As daunting as the journey to an IPO was, the most challenging days for the Kayak team lie ahead. The idea of aggregating all major agencies and suppliers into a one stop shop is fantastic – meaning this conceptual vision of metasearch remains pure fantasy. There is perhaps no better snapshot of the travel industry's messy relationships and power plays than a search on Kayak. Major airlines have strong-armed OTA links out of metasearch flight displays while hotel branded sites (that lack the same clout) are easily lost in a clutter of OTAs. The experience across products is very inconsistent.
Inconsistency also surrounds Kayak's business models – it accepts bookings for hotels in a private label agreement with Travelocity, passes bookings through an API to Air Canada, and facilitates mobile bookings by collecting information and passing it to other sites to book. This mixing begs the question, can metasearch ultimately stand on its own or are players bound to end up in a hybrid meta/OTA scenario? Given the fundamental mission that all websites must champion – make it easy to use – the answer is no. Whether it is by collecting consumer information and passing it to booking sites or by acting as transactional OTAs, metasearch brands must facilitate booking or face eternity as a side dish. This has been the natural evolution for Kayak in the U.S. and will be even more important in other markets as unreliable connections and inconsistency push metasearch players to deliver a dependable, more seamless user experience.
Ultimately, though, the ability to scale for global operations will be what makes or breaks Kayak in the years to come. Geographic expansion is a must for fueling long-term growth, but the challenge of localizing for different consumer markets will be enormous, especially for a team that lacks multi-national experience. The fragmented industry landscape in other markets will be even messier than in the U.S. and will require good old-fashioned manpower to tackle, which is not in Kayak's techie DNA. Though the company already owns some international assets, none are heavyweights. Additionally, metasearch has already grown to a substantial size in many markets without Kayak – it won't be so easy to saunter in. Acquisitions will therefore be key to expansion – Kayak will need the infusion of local talent and organic growth will not move fast enough.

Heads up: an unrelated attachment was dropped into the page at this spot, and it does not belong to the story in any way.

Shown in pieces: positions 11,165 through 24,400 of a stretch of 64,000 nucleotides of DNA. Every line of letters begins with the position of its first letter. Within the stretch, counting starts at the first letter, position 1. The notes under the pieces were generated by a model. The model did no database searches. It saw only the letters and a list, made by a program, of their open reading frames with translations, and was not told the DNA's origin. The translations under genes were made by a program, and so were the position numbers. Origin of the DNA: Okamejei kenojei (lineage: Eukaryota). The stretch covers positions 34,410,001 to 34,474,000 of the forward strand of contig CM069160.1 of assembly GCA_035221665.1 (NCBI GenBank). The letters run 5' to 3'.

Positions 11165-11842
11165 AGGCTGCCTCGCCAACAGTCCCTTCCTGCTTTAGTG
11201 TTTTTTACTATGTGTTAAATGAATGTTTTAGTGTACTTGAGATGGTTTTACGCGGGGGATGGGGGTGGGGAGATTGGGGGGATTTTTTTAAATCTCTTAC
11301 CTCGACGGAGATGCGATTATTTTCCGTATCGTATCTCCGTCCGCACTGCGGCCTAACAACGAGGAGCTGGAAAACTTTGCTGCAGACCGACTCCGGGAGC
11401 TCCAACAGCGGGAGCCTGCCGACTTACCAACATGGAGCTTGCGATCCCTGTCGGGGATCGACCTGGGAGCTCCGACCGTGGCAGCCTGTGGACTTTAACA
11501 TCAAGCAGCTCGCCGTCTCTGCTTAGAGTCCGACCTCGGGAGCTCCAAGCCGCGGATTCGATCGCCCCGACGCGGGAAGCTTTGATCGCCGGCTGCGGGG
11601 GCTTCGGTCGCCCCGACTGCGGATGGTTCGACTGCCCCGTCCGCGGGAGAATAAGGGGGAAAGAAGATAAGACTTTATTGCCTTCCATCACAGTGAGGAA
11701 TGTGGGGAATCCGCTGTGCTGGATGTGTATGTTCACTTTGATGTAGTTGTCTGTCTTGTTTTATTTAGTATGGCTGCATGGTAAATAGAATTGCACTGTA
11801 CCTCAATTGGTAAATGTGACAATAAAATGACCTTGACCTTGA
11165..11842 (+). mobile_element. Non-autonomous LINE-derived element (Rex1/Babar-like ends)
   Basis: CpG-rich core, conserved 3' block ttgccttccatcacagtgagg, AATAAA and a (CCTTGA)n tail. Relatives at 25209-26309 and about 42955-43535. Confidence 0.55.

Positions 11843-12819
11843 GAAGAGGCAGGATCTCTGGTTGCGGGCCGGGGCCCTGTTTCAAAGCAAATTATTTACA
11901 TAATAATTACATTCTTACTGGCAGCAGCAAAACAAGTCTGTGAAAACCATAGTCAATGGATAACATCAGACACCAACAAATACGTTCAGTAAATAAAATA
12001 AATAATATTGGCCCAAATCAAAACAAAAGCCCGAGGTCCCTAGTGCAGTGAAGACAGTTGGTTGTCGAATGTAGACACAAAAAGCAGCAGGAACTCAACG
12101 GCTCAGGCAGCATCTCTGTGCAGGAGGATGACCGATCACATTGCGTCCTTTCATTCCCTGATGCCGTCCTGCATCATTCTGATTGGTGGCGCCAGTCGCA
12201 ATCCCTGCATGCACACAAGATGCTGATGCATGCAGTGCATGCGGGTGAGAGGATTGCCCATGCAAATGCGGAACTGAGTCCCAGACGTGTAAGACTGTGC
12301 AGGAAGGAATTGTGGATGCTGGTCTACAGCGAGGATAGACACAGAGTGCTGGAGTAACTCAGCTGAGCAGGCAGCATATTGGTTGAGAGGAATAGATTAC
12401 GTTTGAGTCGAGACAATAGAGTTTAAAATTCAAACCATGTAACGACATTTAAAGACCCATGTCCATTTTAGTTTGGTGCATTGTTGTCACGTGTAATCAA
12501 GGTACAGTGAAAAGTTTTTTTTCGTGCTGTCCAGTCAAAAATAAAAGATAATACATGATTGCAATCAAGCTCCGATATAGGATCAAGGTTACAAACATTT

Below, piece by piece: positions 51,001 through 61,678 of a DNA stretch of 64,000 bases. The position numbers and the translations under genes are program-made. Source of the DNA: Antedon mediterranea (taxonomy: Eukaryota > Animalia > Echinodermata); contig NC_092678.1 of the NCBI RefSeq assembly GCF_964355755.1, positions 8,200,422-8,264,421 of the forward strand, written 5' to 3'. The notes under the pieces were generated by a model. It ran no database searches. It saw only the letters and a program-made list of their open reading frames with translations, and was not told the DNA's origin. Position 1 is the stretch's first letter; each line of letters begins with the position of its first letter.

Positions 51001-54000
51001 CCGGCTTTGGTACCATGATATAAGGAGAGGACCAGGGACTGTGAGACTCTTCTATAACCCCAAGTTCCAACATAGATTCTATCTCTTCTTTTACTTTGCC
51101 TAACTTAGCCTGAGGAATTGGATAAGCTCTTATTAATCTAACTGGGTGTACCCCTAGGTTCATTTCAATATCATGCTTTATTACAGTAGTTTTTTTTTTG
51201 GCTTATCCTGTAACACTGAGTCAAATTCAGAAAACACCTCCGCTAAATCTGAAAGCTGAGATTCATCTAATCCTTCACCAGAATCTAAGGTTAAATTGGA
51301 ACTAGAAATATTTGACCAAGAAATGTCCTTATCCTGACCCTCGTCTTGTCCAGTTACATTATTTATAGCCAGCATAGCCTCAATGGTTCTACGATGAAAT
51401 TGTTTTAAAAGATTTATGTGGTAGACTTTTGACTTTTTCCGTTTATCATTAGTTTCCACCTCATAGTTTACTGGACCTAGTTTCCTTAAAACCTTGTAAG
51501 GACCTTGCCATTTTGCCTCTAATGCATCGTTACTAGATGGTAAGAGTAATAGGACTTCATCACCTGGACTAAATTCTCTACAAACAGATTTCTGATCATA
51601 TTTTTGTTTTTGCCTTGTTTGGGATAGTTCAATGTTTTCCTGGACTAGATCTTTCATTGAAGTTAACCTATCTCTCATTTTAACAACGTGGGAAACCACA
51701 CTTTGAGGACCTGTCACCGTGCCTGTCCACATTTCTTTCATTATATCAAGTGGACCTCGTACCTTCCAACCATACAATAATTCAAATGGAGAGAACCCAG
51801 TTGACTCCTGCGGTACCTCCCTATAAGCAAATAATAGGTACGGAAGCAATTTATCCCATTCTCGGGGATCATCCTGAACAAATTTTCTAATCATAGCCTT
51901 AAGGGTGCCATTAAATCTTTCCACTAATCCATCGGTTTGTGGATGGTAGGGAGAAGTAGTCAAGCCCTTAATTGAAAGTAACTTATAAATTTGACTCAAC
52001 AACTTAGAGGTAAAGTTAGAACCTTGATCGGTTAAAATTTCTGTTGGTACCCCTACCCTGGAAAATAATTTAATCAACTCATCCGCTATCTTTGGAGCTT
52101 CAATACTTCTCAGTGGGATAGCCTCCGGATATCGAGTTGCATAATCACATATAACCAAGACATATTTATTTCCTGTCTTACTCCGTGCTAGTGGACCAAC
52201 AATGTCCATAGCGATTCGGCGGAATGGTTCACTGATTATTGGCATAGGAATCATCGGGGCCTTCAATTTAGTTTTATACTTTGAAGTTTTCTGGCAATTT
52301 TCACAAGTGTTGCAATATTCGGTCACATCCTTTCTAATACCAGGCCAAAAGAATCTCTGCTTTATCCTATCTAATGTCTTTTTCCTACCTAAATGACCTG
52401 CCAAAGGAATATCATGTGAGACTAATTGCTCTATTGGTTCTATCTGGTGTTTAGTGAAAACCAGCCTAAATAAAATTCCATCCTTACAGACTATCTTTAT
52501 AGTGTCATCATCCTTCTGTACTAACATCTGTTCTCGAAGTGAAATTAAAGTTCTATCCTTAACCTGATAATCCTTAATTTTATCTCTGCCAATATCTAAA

Many questions around the long-term prospects for Kayak and the metasearch model remain, but Kayak wouldn't be itself without at least a little controversy. Google metasearch hasn't gone away, and its true impact may take some time to surface. If Google doesn't manage to accomplish much, other players like TripAdvisor might decide to revisit current offerings and have a more serious go at it. Of course, many industry observers are curious to see how CEO Steve Hafner will adjust to sitting at the grown-ups' table. Whatever the next chapter holds, we're pleased to see him take his seat.